[¶10] For the proposition that it is entitled to an offset in the amount of its expenses in improving the leased property because its enjoyment of the improvements has been cut prematurely by two years with the termination of the lease, ACBR relies upon Miami Dade Ind. Park, Inc. v. Miami Dyeing & Printing, Inc. (In re Miami Dyeing & Printing, Inc.), 14 B.R. 947 (Bankr. S.D. Fla. 1981), and Ehrman v. Feist, 1997 ND 180, 568 N.W.2d 747. Reliance upon those decisions is misplaced, as they involved leases giving the lessees options to purchase the leasehold properties they made improvements to during the lease. ACBR has not drawn our attention to any authority holding that a tenant evicted for nonpayment of rent is entitled to an offset for the value of improvements made to leasehold property without a purchase option. Section 33-06-04, N.D.C.C., does not authorize a counterclaim as an offset that is not otherwise recognized under law. We conclude the district court did not err in denying ACBR's claim for an offset for the value of its improvements.
[¶11] ACBR asserts that, "in September 2001, H-T, without ACBR's permission, seeded the only 150 acres of cropland into native grasses, all to the detriment of ACBR and its livestock." ACBR contends: "H-T breached the lease agreement by seeding 150 acres of the leased land, which Antelope Creek Bison Ranch is entitled to a claim of offset for the loss of use of those acres." In denying ACBR's claim for offsets, the trial court explained: "Even if the tillage of 150 acres had been an impermissible interference with the leasehold, there is no reliable evidence which might permit damage calculation. In any event, damages would be nominal." ACBR contends "[t]he District Court had more than enough evidence in which to calculate an offset, but erroneously failed to do so."
[¶12] At the initial hearing, H-T's president said that what H-T seeded in 2001 was "under the Equip Contract with the government that we have to reseed back to grass in order to keep the payment." At the hearing on ACBR's claim for offsets, Douglas Candee testified about the 150 acres H-T seeded in 2001: "Under the contract it was anticipated that H-T would want to convert that back to hay land . . . I think it was anticipated in the lease . . . I was agreeing that we would conform or do the conservation work on the equip conservation plan." Thus, at the outset of the lease, the parties contemplated that the 150 acres in question would be seeded to grass. We conclude the court did not err in denying ACBR's claimed offset.
[¶13] ACBR contends it is entitled to the return of 18 tons of hay it left on the leased land or an offset for its value of $1,800. The trial court denied the claim:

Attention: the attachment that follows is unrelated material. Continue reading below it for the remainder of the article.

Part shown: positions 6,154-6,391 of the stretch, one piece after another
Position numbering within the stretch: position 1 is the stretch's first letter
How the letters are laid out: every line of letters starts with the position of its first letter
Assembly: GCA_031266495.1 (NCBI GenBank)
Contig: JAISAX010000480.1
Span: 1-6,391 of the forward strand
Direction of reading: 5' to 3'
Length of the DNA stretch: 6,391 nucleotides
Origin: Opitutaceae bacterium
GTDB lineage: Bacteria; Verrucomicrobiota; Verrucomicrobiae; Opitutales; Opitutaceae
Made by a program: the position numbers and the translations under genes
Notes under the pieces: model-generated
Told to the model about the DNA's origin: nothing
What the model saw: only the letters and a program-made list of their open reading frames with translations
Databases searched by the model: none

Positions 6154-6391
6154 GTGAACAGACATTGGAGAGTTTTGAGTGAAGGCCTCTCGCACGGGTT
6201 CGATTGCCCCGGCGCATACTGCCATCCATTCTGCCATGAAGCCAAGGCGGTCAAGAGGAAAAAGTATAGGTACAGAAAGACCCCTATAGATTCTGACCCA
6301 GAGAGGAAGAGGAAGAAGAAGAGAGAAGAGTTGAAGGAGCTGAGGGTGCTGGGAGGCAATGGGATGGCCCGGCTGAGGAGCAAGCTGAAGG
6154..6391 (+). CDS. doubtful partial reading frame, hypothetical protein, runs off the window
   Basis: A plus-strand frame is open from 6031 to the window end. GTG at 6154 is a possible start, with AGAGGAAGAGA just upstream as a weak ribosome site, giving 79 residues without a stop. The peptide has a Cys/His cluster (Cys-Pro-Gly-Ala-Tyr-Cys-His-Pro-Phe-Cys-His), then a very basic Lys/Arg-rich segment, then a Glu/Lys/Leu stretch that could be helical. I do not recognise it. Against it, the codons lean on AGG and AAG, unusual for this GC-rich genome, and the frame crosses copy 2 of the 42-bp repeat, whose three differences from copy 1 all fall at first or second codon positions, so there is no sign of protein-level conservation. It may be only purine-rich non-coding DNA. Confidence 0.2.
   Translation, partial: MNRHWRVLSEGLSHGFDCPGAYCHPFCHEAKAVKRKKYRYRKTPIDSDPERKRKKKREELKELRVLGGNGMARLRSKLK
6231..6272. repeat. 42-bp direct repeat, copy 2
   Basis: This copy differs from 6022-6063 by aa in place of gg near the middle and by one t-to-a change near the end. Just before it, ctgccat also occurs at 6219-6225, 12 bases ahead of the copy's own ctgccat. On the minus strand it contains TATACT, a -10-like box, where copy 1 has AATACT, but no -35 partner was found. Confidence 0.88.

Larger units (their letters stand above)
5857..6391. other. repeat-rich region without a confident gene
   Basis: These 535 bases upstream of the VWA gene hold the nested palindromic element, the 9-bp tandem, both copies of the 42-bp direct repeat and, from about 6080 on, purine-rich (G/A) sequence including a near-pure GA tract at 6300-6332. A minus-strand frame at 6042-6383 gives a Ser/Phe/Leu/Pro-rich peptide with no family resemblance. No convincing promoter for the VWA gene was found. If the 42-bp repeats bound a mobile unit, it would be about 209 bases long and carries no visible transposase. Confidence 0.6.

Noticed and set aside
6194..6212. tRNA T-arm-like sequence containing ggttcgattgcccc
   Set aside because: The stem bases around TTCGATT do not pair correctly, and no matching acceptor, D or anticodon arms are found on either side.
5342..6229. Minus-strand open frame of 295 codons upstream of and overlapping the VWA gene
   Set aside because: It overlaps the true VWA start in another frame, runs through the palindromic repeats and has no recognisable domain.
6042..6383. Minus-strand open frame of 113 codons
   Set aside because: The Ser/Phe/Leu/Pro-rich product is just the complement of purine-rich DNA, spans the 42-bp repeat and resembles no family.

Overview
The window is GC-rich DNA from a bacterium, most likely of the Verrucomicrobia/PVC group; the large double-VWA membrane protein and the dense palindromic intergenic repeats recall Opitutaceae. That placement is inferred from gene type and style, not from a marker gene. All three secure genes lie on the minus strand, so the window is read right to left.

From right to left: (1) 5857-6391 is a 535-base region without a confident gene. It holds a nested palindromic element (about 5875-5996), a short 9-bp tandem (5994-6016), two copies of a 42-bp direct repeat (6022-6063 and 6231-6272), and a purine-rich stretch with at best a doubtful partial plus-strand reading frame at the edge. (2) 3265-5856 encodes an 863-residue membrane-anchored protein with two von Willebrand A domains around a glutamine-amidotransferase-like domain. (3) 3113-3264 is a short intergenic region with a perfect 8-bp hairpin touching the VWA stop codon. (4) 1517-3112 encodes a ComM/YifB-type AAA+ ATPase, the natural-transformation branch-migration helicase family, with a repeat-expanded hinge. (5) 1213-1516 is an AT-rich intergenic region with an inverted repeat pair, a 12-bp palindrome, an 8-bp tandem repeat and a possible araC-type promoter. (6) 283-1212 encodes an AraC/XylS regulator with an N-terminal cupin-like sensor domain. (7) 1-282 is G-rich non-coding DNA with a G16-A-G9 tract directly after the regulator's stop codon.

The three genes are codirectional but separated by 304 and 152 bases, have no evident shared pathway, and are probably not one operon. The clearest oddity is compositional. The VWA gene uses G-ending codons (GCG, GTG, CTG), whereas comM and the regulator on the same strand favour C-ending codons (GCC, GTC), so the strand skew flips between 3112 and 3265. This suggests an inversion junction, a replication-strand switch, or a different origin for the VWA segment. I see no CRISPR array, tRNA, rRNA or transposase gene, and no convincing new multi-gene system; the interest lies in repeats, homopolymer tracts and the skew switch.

Lessee claims that he left eighteen ton of his hay when he removed his livestock. Lessor claims that the only hay on the leasehold is that belonging to Nancy Herauf. In the ten months since the hearing on this matter, I have patiently awaited divine inspiration to reveal to me if there is hay and to whom it might belong. Nothing has arrived that would raise my confidence level to a preponderance of the evidence and, remaining perplexed and unconvinced, I must deny that claim.
[¶14] Douglas Candee testified the hay left at the termination of the lease "was the 2001 production off of Section 19 and I estimated that to be eighteen tons of hay," which he "would have valued it given the shortage and stuff at $1,800, $100 per ton." On cross-examination, Candee testified:
Q. Now, you understood that—as I understood, you irrigated fourteen acres of land in Section 19 that was actually owned by Nancy Herauf?Nancy Herauf was not a party to the lease and her land was excluded from the lease. ACBR did not prove it had a right to the hay left on the leasehold or its value. We conclude the trial court did not err in denying ACBR's hay claim.
A. I believe at the time that we irrigated I was either not—we irrigated it twice, we irrigated it in the year 2000 and we irrigated in 2001, and there was no designation made that we shouldn't be irrigating it and that we couldn't expect the crop off it unless that was granted in there the first year and not the second year.
Q. Well, first of all, do you know at this point in time, Nancy Herauf owns that land, not H-T Ranch?
A. I do now.
Q. And of course your lease references to Section 19, doesn't it?
Q. Your lease, the written lease, says 250 in Section 19, so you knew you didn't lease the entire section?
A. Right, because that's other ownership in part of Section 19, I was aware of that.
Q. And so that hay that you're talking about for $1,800 is actually hay that is grown on ground owned by Nancy Herauf?
A. I'm led to believe that now after the fact, yes.
[¶15] H-T has requested attorney fees. Absent statutory or contractual authority, the American Rule assumes parties to a lawsuit bear their own attorney fees. Danzl v. Heidinger, 2004 ND 74, ¶ 6, 677 N.W.2d 924. H-T has not drawn our attention to any statutory or contractual authority for an attorney fee award in this case. We deny the request for attorney fees.
[¶16] The amended judgment and orders are affirmed.
|[¶17]||Mary Muehlen Maring|
Gerald W. VandeWalle, C.J.
Carol Ronning Kapsner
Dale V. Sandstrom